One of the biggest questions I get asked in my job is how I stop a certain behaviour from occurring. More often than not, the answer lies with what your child could be doing instead. A core diagnostic criterion associated with autism is that the child can become rigid and display repetitive actions. You could see how this could lead to our children developing limited play skills and not particularly enjoying exploration of new activities.
Exploration and exposure to new activities and types of play is one of the primary actions we should be encouraging in our children. Walt Disney hit the mark when he said “I have long felt that the way to keep children out of trouble is to keep them interested in things”. Multiple research studies have found when children are unable to engage themselves, we see other, more problematic behaviours increase.
I could go on forever about the benefits of play, but I will try to provide a concise list below.
An increase in your child’s interests encourages the development of meaningful language. Think about it this way, if you are out for breakfast and at the table next to you is an actor from your favourite show, you’re going to want to share this information and excitement with the person you are with. This is the same with our children, if your child is excited about something they are going to want to share that excitement.
Play has a large role in enhancing children’s daily learning. The more your child explores different toy sets, the greater the exposure to learning opportunities. These learning opportunities are hugely varied such as increasing fine motor skills by opening and shutting parts, cause and effect such as pushing a button and another component opening, or matching skills by having pieces fit into each other.
Play facilitates the development of creativity and imagination. These two skills are highly influential in terms of increasing your child’s social opportunities. If your child is able complete a task for a sustained duration such as building a castle out of Duplo blocks while at a kindy, a friend’s house, play group, or any other location which involves other children, the increased access your child will have to social opportunities is huge compared to if your child did not have these great independent play skills.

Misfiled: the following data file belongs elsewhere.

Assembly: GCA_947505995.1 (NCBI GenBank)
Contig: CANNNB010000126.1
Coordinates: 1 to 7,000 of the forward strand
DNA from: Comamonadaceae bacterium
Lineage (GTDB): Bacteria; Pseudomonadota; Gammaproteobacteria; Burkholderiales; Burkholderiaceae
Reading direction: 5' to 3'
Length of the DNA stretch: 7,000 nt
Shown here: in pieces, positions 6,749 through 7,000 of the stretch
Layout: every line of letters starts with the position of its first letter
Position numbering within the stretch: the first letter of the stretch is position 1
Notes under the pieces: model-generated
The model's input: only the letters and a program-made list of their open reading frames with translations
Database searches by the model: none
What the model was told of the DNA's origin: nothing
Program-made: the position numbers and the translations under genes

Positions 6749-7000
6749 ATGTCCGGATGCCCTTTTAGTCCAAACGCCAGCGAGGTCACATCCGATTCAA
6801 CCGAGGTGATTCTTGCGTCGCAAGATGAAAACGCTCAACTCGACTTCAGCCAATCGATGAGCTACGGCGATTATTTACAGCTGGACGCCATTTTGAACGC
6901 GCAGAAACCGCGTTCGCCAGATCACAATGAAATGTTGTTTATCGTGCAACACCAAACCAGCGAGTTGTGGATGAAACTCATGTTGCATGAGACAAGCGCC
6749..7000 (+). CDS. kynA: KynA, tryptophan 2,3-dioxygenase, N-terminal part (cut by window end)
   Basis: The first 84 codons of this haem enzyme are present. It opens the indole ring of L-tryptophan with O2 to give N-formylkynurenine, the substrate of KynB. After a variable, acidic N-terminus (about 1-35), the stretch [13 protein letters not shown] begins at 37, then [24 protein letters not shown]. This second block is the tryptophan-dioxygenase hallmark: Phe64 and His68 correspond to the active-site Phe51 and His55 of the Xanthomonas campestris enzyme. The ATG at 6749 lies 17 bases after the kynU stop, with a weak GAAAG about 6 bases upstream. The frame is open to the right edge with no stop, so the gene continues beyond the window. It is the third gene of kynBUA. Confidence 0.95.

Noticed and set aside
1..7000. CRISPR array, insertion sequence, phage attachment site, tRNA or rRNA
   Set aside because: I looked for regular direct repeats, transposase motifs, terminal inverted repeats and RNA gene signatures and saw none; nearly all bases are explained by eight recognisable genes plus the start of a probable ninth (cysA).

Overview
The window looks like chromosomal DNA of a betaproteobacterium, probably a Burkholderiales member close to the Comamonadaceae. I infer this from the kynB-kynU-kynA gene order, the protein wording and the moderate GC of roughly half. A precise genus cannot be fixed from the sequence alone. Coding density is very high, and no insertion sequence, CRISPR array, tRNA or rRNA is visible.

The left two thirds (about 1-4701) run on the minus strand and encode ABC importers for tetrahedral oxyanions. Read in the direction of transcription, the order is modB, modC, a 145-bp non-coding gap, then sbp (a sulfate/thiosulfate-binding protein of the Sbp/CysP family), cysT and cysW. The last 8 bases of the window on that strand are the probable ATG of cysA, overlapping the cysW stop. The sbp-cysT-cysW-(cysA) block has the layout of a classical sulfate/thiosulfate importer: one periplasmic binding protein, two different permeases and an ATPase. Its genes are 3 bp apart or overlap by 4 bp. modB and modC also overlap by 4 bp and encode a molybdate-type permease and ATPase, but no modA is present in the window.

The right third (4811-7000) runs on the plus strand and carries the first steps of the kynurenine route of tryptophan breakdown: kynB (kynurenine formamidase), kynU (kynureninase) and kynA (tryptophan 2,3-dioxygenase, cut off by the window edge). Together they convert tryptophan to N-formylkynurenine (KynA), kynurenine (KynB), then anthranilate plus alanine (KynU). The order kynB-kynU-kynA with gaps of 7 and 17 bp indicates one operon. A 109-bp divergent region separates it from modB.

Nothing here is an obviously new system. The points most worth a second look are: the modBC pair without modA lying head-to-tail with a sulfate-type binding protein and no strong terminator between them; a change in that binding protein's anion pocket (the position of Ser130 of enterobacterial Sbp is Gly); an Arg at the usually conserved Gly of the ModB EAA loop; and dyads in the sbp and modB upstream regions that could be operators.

So how do we get down to business and start encouraging play? There are three main pieces of advice I can give you. The first? Buy toy sets. Have them easily available. I know this sounds like a no brainer but often we get caught up in the day to day running of our lives that some really exciting toys end up packed away in boxes. Have these toys out of their boxes and readily available, no kid is going to go searching in cupboards and boxes for ways to entertain themselves. We need to help them by making toys as easy and as desirable as possible, which brings us to my next point.
Exposure, exposure, exposure. What does this mean? It means to provide your child with the opportunity to learn how to play with toys by repeatedly exposing them to your child. The more variety we expose to our children the more we will see them gravitate toward certain toys, perhaps they prefer toys that create noises, or they prefer visual toys that display light patterns. We won’t learn these preferences unless we are providing our children with the opportunity to figure this out for themselves. In saying this, if you find your child starts to get sick of a toy, put it away and bring it out a few weeks/months later, you may find your child has a new-found love for that toy again.
Be silly, have fun, and laugh. Get down on your child’s level, this may mean sitting on the floor with them and demonstrating how to use the toys, and being silly and animated in both your actions and your voice. You may find yourself enjoying the toys too. Be your child’s cheerleader, cheer them along when they show interest in the toy, this could even be just touching the toy to begin with.
The reality is that this last tip is often the most difficult, it can be tricky to continue using silly voices and being animated when your child may not laugh with you or copy what you are demonstrating. But think about all those positive benefits we listed about play above and why you are doing this and why you should persist. Perhaps start with setting yourself a simple goal, making a conscious effort to have easily accessible toys scattered around the house. Then build from here, spend 5-10 minutes a day on the floor with your child purely playing with toys and embracing the silliness that comes with it.